1621. Emergence of VIM-producing Aeromonas caviae in Israeli hospitals
Session: Poster Abstract Session: Multidrug-Resistant Gram Negative Rods
Saturday, October 5, 2013
Room: The Moscone Center: Poster Hall C

Aeromonas species are globally distributed in the aquatic environment. Resistance to carbapenems is rare and mediated mostly by the chromosomal cphA gene. Our aims were to describe the molecular characteristics of the first cases of VIM-producing Aeromonas caviaeisolated from human samples from two hospitals.


Carbapenem-resistant Aeromonas (CRA) spp. were isolated from rectal surveillance cultures using CHROMagar™ KPC media.  Bacterial identification was done by dnaJ sequencing.  Antimicrobial susceptibility testing was done by agar dilution and via the VITEK-2 system.  Detection of metallo-β-lactamase and other β-lactamase genes was done by PCR. Molecular typing was done by PFGE.  The location of the blaVIM gene was determined by plasmid transformation into the E. coli DH10B strain, S1-nuclease analysis and Southern blot.  The genetic environment of the blaVIMgene was determined by sequencing.


Four CRA isolates were identified in hospital 1 and one in hospital 2 in 2012-2013, all from surveillance cultures.  Carbapenem MIC ranges were 0.5-8 µg/ml for ertapenem and imipenem and 0.25-8 µg/ml for meropenem.  All isolates were resistant to gentamicin and susceptible to amikacin and ciprofloxacin.  All isolates were positive by the modified Hodge test and showed synergy between ertapenem and EDTA.  All isolates were Aeromonas caviae, comprising 4 different PFGE types.  The carbapenemase genes were blaVIM-1 and blaVIM-35; other carbapenemase genes, including cphA, were not identified.  The blaVIMgene was located on a class 1 integron.  It was detected by Southern blot on a ~25-kb plasmid in all isolates, although transformation was successful in only one.  This plasmid was non-typeable by replicon typing.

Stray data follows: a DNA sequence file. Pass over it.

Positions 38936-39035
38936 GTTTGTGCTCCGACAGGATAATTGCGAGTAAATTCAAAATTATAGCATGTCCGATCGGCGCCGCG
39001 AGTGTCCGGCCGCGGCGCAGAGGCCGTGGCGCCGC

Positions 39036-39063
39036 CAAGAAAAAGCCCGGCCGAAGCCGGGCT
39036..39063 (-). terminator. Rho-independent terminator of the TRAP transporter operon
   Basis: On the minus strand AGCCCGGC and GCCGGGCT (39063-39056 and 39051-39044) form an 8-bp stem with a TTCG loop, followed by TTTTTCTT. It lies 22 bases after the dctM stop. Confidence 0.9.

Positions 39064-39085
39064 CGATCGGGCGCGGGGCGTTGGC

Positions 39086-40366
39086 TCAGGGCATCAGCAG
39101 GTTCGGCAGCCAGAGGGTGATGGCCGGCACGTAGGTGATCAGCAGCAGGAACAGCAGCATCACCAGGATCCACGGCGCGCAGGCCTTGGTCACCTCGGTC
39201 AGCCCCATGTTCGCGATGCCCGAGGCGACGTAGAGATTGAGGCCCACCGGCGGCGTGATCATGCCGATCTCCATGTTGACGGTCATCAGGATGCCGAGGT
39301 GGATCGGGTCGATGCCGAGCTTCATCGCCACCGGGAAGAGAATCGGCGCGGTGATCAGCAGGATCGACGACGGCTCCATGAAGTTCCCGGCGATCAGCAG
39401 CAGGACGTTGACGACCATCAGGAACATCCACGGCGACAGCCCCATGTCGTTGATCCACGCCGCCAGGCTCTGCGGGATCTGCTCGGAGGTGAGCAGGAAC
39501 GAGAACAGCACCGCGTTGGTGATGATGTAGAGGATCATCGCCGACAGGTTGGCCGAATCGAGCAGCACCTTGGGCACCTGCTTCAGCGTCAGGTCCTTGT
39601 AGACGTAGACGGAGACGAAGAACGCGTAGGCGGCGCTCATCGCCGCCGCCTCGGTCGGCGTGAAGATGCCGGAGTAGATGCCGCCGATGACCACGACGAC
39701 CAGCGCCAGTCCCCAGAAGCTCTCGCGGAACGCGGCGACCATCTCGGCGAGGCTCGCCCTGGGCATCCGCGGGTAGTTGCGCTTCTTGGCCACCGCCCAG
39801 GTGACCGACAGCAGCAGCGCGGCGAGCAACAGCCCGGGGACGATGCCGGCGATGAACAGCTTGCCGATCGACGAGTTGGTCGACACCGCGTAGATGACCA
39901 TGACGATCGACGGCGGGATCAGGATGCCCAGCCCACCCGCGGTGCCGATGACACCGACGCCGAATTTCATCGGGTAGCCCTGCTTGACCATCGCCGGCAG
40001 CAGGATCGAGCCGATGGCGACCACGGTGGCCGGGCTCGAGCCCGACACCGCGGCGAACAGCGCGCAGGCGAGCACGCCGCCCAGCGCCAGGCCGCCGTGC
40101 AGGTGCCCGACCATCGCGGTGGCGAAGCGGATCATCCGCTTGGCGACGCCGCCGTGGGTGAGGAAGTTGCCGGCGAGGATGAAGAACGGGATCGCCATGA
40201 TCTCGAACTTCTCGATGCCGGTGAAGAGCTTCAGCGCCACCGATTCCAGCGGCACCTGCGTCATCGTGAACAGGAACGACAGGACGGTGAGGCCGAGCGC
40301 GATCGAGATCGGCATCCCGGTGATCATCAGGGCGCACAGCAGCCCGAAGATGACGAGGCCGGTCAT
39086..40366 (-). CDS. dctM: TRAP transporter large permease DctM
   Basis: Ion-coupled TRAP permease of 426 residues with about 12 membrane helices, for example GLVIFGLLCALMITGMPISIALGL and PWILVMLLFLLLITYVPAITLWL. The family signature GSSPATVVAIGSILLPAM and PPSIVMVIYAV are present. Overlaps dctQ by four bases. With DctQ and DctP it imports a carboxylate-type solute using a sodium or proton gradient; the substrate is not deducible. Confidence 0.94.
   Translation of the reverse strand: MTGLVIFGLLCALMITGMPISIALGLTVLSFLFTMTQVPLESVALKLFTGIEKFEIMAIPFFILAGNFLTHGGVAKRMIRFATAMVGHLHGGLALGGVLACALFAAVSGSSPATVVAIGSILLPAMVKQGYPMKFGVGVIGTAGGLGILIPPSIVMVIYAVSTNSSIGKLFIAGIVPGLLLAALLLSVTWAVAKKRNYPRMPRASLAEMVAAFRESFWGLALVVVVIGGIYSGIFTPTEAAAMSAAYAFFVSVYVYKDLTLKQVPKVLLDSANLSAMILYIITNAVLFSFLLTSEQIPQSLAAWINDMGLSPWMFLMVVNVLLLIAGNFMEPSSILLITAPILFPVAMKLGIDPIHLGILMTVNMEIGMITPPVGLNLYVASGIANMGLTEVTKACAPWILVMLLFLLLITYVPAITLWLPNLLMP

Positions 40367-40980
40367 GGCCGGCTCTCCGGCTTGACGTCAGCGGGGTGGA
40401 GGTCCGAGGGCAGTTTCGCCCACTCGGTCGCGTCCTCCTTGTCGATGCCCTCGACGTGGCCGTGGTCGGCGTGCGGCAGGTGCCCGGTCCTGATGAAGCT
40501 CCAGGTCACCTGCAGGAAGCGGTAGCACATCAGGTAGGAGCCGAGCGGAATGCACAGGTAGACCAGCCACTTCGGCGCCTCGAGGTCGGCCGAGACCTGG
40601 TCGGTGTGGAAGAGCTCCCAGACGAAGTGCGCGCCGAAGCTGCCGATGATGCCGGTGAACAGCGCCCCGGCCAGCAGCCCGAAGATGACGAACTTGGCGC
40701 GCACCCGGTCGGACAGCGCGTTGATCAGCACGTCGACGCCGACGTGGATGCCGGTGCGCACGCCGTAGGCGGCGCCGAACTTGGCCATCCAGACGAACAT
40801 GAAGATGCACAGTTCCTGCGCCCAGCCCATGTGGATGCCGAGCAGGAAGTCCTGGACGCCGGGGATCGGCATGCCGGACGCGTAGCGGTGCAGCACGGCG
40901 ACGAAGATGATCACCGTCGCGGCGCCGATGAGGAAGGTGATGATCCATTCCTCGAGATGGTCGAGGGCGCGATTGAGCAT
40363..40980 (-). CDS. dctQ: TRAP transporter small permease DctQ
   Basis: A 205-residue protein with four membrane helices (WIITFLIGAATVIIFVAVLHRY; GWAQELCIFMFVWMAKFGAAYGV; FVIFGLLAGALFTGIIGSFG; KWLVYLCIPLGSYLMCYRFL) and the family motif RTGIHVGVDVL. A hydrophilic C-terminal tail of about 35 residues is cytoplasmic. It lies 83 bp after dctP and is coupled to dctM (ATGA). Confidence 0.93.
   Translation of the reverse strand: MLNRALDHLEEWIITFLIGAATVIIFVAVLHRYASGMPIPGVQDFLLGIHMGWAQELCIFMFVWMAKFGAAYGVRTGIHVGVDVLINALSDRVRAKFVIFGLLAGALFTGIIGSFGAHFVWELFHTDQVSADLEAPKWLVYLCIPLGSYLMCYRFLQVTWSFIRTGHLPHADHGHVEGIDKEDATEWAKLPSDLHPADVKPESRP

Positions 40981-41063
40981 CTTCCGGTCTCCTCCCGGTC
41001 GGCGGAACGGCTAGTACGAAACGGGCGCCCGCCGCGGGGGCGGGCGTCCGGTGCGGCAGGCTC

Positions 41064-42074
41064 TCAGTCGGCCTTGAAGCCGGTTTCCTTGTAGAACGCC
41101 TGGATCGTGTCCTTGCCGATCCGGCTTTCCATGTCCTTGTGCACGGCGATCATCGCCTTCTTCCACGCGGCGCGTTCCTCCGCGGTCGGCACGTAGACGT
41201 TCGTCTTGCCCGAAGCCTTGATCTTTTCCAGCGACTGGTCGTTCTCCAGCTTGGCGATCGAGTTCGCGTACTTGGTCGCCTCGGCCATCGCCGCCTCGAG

This study is the first report of a plasmid-borne blaVIM gene in Aeromonas isolated from human samples and the first report of VIM-producing gram-negative bacteria in Israel.  These findings are alarming as this species may spread via water or sewage systems within the hospital or out to the community.  Although clinical infection due to Aeromonas spp. is rare, the presence of the gene on mobile elements is of concern due to the potential for dissemination to other clinically important gram-negative pathogens.

Amos Adler1, Marc V. Assous2, Svetlana Paikin3, Anastasia Shulman1, Sarah Hillel2, Rima Aronov3, Yehuda Carmeli1 and Mitchell J. Schwaber, MD1, (1)National Center for Infection Control, Tel Aviv, Israel, (2)Shaare Zedek Medical Center, Jerusalem, Israel, (3)Laniado Hospital, Netanya, Israel


A. Adler, None

M. V. Assous, None

S. Paikin, None

A. Shulman, None

S. Hillel, None

R. Aronov, None

Y. Carmeli, None

M. J. Schwaber, None

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